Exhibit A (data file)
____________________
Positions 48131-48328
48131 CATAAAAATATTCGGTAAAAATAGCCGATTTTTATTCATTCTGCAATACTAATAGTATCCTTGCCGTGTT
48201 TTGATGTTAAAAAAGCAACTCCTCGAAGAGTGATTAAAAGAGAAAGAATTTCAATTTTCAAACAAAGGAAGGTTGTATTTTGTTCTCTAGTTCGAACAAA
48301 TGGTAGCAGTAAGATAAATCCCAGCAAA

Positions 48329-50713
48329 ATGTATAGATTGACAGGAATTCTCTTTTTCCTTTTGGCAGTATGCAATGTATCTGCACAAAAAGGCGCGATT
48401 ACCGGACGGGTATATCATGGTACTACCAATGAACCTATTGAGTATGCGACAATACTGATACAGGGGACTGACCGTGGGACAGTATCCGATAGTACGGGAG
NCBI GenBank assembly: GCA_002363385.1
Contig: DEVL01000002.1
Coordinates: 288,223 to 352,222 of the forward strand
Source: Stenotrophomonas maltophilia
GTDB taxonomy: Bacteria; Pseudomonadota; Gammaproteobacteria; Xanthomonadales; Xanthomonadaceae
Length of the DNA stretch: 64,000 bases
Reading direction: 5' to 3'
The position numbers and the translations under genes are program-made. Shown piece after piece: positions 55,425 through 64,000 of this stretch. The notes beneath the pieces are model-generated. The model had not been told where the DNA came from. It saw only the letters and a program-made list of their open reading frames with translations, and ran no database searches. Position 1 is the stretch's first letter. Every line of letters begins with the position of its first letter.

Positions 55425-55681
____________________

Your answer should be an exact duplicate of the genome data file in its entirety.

Positions 48131-48328
48131 CATAAAAATATTCGGTAAAAATAGCCGATTTTTATTCATTCTGCAATACTAATAGTATCCTTGCCGTGTT
48201 TTGATGTTAAAAAAGCAACTCCTCGAAGAGTGATTAAAAGAGAAAGAATTTCAATTTTCAAACAAAGGAAGGTTGTATTTTGTTCTCTAGTTCGAACAAA
48301 TGGTAGCAGTAAGATAAATCCCAGCAAA

Positions 48329-50713
48329 ATGTATAGATTGACAGGAATTCTCTTTTTCCTTTTGGCAGTATGCAATGTATCTGCACAAAAAGGCGCGATT
48401 ACCGGACGGGTATATCATGGTACTACCAATGAACCTATTGAGTATGCGACAATACTGATACAGGGGACTGACCGTGGGACAGTATCCGATAGTACGGGAG
NCBI GenBank assembly: GCA_002363385.1
Contig: DEVL01000002.1
Coordinates: 288,223 to 352,222 of the forward strand
Source: Stenotrophomonas maltophilia
GTDB taxonomy: Bacteria; Pseudomonadota; Gammaproteobacteria; Xanthomonadales; Xanthomonadaceae
Length of the DNA stretch: 64,000 bases
Reading direction: 5' to 3'
The position numbers and the translations under genes are program-made. Shown piece after piece: positions 55,425 through 64,000 of this stretch. The notes beneath the pieces are model-generated. The model had not been told where the DNA came from. It saw only the letters and a program-made list of their open reading frames with translations, and ran no database searches. Position 1 is the stretch's first letter. Every line of letters begins with the position of its first letter.

Positions 55425-55681